Earlier this month, the explainer website Vox featured an article titled “Data shows a surprising campus free speech problem: left-wingers being fired for their opinions.” This article is the latest in a growing number of efforts to push back against the supposedly common idea that free speech on college campuses is in “crisis.” Vox cites an analysis by Canadian political scientist Jeffrey Sachs earlier this year, which is among the most cited of these efforts. The Vox article joins recent pieces by NBC News and GQ, as well as additional coverage by other authors in Vox and The Washington Post.
FIRE is the nation’s foremost organization dedicated to defending student and faculty expressive rights, and it certainly would make our job easier if this perception of a free speech crisis on campus were really as widespread as some of our critics seem to believe. Yet while it may be tempting to shout “crisis” from the rooftops, FIRE doesn’t do that. Indeed, when asked whether there is a crisis of free speech on campus, our answer has long been that the question is more complicated than one might think.
It depends on what you mean by “crisis”
If a “crisis” requires that things be obviously much worse today than they were in the recent past, well, we probably don’t have that kind of crisis. This is in no small part because free expression on campus has been in bad shape for a very long time. Back in early 2016, in fact, FIRE President and CEO Greg Lukianoff wrote about this in an essay for Cato Unbound with the rather prosaic title of “Campus Free Speech Has Been in Trouble for a Long Time.” His main points are the same ones we would make today.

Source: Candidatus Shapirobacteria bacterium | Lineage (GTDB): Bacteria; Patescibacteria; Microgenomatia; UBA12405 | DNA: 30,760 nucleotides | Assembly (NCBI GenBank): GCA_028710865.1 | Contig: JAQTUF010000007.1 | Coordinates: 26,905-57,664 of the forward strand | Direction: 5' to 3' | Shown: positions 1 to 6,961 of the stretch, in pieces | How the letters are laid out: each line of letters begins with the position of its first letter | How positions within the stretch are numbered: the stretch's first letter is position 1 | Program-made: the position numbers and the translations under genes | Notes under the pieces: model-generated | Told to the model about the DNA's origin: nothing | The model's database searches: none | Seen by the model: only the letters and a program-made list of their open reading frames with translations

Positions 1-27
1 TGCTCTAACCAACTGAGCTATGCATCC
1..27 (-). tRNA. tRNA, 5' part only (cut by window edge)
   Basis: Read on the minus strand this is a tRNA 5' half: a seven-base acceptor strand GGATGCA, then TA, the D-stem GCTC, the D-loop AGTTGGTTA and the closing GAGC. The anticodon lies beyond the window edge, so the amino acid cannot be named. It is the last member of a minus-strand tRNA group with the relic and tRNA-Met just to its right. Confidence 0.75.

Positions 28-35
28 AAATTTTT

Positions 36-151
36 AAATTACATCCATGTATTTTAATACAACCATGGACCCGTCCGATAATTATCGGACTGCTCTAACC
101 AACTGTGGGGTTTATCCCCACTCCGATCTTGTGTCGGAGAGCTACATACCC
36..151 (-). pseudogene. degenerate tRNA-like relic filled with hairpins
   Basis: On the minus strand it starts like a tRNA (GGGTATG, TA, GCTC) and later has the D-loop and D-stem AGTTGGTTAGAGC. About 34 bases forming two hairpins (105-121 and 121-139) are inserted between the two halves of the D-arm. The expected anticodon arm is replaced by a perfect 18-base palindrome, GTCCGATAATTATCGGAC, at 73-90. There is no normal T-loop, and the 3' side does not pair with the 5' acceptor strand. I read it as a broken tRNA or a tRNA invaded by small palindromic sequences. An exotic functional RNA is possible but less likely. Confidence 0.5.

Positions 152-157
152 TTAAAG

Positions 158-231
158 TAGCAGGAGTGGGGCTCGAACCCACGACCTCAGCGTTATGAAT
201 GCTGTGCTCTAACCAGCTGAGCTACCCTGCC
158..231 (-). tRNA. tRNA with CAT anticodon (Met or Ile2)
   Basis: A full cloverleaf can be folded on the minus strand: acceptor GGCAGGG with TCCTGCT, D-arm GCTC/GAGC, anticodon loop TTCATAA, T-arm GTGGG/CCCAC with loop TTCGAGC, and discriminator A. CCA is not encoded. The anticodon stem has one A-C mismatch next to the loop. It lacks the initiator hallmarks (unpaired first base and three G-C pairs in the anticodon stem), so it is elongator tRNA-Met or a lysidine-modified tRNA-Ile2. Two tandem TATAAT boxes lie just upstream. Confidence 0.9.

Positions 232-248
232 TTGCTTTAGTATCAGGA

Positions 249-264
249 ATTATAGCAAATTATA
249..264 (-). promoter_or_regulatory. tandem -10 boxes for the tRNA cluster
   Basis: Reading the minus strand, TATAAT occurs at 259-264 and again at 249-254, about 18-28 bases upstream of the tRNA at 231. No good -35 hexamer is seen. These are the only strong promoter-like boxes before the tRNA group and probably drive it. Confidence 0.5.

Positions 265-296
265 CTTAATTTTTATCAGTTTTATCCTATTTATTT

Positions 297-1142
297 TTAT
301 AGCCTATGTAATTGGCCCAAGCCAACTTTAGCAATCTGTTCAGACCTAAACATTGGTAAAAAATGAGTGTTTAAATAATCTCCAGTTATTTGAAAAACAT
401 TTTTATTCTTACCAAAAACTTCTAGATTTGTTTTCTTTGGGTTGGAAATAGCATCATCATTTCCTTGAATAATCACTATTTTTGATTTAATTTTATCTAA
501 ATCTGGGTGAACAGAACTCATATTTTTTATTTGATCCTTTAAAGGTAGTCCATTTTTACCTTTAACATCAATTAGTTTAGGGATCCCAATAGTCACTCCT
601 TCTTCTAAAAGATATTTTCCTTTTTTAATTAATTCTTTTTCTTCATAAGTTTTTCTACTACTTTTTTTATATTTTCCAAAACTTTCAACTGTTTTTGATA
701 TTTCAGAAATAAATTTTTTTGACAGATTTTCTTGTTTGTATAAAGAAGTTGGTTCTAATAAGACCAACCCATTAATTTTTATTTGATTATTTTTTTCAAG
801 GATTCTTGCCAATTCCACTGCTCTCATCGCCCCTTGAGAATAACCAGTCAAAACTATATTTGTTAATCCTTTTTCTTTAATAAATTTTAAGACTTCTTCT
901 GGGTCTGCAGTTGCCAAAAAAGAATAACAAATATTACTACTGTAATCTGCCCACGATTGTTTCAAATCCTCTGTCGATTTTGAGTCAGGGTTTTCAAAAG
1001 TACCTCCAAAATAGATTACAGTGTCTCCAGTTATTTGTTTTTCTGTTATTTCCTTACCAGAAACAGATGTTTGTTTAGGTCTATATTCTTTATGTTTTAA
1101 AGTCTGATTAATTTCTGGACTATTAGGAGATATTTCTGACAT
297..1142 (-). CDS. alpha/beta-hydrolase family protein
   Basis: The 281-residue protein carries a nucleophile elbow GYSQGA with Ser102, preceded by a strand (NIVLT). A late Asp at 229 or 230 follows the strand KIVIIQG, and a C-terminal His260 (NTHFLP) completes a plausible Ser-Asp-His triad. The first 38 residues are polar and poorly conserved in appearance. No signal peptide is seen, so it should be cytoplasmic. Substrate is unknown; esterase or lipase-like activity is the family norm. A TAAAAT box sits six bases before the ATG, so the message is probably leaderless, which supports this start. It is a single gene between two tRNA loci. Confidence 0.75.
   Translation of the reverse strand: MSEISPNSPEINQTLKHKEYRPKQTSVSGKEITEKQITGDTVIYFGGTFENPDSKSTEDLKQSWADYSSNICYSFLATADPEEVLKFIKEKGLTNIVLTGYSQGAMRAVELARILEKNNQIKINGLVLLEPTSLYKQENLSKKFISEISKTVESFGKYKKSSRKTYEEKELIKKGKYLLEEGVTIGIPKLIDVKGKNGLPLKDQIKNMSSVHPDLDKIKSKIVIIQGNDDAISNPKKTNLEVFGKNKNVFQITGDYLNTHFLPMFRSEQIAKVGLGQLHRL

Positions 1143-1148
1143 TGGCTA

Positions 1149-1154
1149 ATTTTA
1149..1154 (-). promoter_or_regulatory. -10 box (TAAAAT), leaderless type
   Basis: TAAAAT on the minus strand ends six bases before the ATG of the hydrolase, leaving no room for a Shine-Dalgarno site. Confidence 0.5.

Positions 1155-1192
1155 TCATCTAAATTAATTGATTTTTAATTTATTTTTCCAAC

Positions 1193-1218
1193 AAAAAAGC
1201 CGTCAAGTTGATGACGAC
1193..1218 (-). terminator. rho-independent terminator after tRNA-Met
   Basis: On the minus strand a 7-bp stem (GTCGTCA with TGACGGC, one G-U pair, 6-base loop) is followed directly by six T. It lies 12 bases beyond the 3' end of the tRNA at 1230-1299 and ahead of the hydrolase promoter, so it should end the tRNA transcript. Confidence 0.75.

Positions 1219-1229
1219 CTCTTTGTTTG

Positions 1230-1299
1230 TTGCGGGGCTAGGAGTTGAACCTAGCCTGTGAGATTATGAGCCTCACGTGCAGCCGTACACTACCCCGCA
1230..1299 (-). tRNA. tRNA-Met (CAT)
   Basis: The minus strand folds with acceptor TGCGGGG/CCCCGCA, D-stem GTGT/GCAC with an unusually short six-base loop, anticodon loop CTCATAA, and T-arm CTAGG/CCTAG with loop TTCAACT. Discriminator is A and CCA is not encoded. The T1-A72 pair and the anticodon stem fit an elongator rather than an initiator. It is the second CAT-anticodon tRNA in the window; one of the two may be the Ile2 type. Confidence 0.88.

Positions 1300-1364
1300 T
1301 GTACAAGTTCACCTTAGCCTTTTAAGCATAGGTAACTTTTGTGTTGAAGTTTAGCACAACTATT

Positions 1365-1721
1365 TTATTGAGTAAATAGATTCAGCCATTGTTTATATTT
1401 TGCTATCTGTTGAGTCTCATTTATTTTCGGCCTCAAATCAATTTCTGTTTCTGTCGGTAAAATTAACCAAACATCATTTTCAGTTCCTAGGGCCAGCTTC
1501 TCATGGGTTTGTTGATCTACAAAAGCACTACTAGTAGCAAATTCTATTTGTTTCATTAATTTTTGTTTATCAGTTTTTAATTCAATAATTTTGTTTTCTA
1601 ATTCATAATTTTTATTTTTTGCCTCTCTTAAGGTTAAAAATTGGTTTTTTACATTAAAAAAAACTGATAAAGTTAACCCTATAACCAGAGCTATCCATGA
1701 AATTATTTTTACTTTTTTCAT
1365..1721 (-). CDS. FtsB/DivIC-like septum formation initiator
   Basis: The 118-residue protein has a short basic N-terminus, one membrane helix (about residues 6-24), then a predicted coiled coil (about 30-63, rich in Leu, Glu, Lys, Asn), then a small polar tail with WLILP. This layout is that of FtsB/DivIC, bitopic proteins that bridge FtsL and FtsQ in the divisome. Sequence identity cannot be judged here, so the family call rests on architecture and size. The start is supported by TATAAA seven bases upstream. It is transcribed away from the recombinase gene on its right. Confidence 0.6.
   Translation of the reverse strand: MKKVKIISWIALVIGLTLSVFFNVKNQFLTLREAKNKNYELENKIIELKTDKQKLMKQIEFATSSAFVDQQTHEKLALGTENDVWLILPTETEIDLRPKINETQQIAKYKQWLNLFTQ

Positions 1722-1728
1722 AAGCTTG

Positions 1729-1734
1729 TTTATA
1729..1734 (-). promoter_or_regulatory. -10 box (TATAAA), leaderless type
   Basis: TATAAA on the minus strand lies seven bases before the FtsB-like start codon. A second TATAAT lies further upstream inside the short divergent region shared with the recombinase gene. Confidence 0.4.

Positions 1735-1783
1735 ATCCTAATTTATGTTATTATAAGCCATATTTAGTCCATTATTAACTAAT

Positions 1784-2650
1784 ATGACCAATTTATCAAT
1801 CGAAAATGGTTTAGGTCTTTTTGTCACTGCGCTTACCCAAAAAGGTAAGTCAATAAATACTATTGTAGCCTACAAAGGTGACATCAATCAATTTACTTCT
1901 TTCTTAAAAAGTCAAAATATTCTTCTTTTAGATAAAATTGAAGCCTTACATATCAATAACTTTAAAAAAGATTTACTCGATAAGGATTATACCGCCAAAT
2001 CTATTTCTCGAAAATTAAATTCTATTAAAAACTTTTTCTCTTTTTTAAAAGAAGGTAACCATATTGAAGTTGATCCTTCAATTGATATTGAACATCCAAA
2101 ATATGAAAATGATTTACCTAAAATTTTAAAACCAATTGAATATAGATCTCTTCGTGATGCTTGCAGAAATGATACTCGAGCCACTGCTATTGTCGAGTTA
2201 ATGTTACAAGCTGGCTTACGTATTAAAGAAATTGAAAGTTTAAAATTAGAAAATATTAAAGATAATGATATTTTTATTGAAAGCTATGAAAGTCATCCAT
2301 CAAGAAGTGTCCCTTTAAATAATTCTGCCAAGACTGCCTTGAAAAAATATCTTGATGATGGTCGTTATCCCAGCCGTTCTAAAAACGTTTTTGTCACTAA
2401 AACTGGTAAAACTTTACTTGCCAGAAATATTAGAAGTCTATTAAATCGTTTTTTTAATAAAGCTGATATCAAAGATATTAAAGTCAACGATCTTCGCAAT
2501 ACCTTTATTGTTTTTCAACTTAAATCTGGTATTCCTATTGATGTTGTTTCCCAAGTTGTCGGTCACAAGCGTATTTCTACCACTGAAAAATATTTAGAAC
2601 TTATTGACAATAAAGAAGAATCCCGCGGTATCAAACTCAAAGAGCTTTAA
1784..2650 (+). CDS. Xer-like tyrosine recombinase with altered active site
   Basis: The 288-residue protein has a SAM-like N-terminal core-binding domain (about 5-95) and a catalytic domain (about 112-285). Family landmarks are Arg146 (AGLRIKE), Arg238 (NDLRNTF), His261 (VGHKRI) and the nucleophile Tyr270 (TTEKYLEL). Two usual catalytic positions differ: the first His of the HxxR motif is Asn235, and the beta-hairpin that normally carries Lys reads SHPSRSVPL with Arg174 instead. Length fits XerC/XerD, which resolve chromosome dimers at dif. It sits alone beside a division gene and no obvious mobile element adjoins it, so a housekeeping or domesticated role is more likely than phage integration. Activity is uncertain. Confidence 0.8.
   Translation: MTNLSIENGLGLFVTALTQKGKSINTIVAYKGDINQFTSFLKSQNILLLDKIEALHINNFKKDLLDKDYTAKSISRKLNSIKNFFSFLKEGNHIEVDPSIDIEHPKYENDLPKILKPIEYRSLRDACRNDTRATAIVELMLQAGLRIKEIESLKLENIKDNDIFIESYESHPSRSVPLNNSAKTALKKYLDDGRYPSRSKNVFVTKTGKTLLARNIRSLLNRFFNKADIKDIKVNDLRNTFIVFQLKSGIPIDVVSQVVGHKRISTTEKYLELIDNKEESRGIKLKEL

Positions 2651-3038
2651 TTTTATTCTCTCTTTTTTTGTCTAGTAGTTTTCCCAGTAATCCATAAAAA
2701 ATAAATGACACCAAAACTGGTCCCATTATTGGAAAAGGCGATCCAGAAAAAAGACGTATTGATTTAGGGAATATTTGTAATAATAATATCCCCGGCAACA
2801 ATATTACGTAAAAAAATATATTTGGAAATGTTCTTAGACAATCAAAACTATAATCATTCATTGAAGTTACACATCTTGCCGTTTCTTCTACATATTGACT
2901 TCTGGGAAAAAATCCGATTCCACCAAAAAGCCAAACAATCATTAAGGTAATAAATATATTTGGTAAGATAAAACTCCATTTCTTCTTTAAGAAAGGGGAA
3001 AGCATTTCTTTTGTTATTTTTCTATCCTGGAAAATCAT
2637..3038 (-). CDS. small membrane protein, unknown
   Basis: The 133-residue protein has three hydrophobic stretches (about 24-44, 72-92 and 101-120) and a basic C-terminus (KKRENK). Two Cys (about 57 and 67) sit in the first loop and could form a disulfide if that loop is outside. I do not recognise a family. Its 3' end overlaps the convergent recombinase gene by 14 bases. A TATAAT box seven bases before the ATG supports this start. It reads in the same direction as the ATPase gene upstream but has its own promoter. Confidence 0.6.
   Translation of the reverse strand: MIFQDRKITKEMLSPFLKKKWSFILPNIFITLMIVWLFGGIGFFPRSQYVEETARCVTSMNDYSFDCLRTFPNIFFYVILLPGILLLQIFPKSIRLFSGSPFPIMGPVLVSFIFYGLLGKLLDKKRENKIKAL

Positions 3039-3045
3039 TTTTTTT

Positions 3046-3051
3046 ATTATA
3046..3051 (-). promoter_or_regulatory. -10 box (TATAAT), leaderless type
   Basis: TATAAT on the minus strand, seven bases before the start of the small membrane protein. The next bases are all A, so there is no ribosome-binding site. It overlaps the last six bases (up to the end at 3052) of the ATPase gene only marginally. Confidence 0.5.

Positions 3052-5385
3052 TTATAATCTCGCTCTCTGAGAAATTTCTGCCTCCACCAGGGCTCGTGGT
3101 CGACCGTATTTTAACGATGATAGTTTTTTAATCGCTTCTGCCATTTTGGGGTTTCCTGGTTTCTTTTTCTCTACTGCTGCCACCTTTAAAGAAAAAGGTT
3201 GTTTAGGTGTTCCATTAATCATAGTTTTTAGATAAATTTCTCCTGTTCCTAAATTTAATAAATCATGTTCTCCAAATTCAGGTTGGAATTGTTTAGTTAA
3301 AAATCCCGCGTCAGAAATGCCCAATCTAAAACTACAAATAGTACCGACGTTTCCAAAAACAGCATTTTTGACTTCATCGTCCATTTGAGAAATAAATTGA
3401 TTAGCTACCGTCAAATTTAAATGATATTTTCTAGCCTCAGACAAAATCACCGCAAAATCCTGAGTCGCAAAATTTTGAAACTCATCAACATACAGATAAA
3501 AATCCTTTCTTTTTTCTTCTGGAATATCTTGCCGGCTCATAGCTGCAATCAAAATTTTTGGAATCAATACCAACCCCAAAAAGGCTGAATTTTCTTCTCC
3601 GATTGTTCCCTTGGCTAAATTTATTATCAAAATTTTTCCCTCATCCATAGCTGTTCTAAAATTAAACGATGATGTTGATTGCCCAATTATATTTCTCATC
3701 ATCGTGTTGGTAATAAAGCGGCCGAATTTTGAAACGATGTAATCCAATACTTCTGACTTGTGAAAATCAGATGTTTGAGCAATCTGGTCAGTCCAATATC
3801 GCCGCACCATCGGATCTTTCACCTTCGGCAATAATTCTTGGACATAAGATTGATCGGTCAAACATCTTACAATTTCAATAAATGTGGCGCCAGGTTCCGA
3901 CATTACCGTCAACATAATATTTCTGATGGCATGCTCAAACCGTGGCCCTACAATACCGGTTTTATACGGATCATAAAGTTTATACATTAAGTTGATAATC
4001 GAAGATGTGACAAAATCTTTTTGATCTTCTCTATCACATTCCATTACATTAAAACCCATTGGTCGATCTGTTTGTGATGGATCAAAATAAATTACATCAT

First, speech codes never went away, and in fact became endemic to academia (a point Greg made way back in 2010). Yet thanks in large part to vigorous advocacy by FIRE, the percentage of schools with blatantly unconstitutional or illiberal “red light” speech restrictions on their books has steadily dropped in recent years, from 74 percent in 2009 to 32 percent in 2018. The free speech lawsuits filed against schools—at least 72 since 1989, by our internal count—have been overwhelmingly favorable for the plaintiffs and have also helped push colleges in the right direction. Still, 32 percent is still far too high; 0 percent is the appropriate number. And when you factor in the percentage of schools with only slightly less restrictive “yellow light” policies, the percentage of schools with restrictive speech codes on the books is still above 90 percent. That’s unacceptable.
Second, federal regulations have had the effect of pushing schools towards restricting more speech rather than less. In order to avoid expensive and intrusive federal investigations into alleged violations of Title IX or other anti-discrimination statutes, schools have taken a very expansive view of what sort of expression might constitute discriminatory harassment, sometimes on direct federal orders. That’s how you get the University of Oregon to slap a female student with five student conduct charges for making a four-word joke—you implicitly threaten to make a federal case out of it if it doesn’t.